6. We had mixed feelings as well, but not all the same as yours…..Although I DO like Sacha Baron Cohen’s raw talent, it can overwhelm, and it seems, they played this to the hilt here…..TOO MANY TIMES, TOO LONG….. while beautiful Helena played 2nd fiddle with talent going to waste. THE BIG things for me were singing: I went into pain every time the Gladiator nasally toned out some words…. Rodger said it best, “I was glad when he jumped off the bridge, I won’t have to hear him sing anymore”…. Sometimes I felt like the Australian director had TOO many ties to Australians/Brits to make a qualified decision for a musical of this magnitude…. YES, I thought cinematically it was spectacular…… AND DID miss that ending….it was wrong….there’s ONLY one way to end this piece, and it’s with the song you too missed hearing. THANKS, DAVID…….

  7. Not sure if I even want to see this epic adventure.
    Having been in “the profession” in younger years, it just burns my biscuits that they make these movies based on musical stage plays, and instead of using legitimate theatre professionals who can both sing and act, they use “stars”, no matter if they can do either at all, if not well. I know in order to get the backing($$s)to put the films into production and then to lure a large enough audience in to buy the tickets, this is what they feel they must do. It’s all about business in the end, and art takes a backseat.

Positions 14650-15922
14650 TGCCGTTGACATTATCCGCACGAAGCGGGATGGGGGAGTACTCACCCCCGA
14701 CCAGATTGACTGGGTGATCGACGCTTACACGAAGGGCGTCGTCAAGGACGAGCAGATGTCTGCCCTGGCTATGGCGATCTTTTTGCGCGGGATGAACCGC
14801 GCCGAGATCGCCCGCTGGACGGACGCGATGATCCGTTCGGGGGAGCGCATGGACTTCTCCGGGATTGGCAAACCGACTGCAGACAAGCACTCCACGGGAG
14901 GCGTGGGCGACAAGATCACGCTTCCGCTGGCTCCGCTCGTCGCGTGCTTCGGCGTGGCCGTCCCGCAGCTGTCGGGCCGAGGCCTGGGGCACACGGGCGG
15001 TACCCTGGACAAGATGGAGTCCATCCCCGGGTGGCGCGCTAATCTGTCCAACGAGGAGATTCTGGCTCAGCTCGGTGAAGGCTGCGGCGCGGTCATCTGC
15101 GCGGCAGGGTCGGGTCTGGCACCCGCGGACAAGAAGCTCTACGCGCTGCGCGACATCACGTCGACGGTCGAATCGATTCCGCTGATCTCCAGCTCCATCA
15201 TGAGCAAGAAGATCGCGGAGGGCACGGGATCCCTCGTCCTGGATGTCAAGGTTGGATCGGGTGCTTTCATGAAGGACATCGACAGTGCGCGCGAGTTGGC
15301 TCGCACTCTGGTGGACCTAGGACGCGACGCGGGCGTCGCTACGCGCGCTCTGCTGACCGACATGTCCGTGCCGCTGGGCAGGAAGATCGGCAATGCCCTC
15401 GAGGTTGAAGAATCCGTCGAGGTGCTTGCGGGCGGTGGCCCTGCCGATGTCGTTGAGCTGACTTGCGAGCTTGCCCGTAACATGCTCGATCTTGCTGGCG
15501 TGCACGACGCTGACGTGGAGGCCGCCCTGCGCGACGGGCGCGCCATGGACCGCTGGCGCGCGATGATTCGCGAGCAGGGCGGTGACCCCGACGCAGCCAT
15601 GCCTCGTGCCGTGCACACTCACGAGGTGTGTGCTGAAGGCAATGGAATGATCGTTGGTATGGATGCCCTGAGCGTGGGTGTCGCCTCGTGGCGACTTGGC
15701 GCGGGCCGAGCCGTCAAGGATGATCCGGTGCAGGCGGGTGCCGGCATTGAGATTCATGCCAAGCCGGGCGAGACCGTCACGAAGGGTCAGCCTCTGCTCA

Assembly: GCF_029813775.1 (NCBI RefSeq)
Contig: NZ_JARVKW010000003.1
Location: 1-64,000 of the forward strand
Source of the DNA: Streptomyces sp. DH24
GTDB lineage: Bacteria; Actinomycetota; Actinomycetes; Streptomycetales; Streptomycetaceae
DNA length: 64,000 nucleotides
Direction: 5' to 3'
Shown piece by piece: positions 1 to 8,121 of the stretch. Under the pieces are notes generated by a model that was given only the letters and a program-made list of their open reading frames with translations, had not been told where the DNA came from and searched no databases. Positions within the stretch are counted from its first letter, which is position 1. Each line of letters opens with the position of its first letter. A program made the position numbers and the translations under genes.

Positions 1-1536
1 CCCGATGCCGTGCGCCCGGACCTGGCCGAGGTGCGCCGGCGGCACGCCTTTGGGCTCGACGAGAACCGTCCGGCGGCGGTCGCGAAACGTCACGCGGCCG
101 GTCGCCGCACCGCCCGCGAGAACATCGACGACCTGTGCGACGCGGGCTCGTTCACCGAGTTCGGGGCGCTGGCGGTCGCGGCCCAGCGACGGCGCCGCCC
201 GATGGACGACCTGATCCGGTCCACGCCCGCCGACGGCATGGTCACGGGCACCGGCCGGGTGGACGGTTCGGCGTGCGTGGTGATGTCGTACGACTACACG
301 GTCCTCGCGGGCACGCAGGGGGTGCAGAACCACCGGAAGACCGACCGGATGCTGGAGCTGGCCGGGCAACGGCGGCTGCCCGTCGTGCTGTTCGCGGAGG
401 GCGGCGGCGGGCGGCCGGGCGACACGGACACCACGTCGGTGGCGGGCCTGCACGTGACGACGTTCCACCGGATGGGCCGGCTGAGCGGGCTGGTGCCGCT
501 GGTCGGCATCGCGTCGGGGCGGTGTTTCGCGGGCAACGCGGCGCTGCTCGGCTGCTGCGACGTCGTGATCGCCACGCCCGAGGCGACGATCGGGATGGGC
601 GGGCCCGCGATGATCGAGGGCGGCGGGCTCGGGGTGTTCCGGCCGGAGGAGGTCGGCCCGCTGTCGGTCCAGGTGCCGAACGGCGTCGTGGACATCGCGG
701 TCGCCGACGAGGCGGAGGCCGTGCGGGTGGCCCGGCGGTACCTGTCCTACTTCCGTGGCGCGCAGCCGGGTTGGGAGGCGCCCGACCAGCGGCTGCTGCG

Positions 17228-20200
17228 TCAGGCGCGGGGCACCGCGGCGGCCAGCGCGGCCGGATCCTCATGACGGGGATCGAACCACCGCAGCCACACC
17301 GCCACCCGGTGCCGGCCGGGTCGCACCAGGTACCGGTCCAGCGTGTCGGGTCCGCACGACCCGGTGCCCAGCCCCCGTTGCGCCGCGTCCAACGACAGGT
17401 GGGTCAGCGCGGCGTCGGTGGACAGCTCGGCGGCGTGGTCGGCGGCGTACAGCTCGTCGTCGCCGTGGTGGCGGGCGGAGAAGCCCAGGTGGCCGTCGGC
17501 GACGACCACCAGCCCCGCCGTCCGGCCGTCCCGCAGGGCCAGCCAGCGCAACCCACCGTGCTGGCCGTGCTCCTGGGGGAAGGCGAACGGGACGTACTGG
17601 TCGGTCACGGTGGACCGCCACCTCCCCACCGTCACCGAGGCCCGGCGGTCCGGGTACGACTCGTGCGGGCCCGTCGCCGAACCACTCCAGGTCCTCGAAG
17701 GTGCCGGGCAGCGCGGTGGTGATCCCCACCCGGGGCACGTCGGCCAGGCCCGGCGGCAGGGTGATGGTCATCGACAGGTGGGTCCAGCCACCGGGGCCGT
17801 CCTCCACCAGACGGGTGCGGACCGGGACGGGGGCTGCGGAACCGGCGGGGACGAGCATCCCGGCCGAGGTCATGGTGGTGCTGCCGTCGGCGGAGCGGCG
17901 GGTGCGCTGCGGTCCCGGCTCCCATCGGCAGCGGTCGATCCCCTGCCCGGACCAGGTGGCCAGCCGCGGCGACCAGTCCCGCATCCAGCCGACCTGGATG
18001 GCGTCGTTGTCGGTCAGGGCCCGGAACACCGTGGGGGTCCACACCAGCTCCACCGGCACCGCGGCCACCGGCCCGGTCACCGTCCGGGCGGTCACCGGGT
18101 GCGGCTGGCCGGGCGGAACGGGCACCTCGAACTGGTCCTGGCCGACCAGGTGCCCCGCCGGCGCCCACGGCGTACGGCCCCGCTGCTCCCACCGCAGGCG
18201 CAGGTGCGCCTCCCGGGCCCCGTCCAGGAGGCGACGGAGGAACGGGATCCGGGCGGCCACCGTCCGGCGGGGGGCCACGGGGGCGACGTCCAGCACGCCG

I’d rather if they are going to use known names to star in these spectaculars that they dub in a voice of some truly talented singer when the celeb is not up to snuff….sort of like they use to do in years past(though they hid the identity of the singer as not to embarrass the star, and I’m sure they didn’t pay the vocal talent near enough either!) At least that way, someone who has labored mostly anonymously their whole life to develop their craft can be paid something too. So what if the big name film stars have to share some of the profits with a non-celeb who deserves a role(if not the glory) and said celeb has to work an extra film to afford yet another vacation chalet at some glamorous destination resort. As someone named Marie once said, “Let them eat cake.”

    RE-Ms. Bonham Carter….don’t forget Charlie and the Choc. Factory and Dark Shadows(though she got a frumpy glam job in The King’s Speech). She is the spouse of Tim Burton, thus explaining how she lands many of her roles IMHO. She was dreeeeadful in Sweeney Todd.

  8. I liked Mr. Crowe but for all the wrong reasons.
    I wanted to kick the Hobbit and get the damned thing over with. Oh but they took more than a few liberties with the story, but they were well done to tie them into TLOTR. I am not going to sit well in Part II with all those nasty Mirkwood spiders.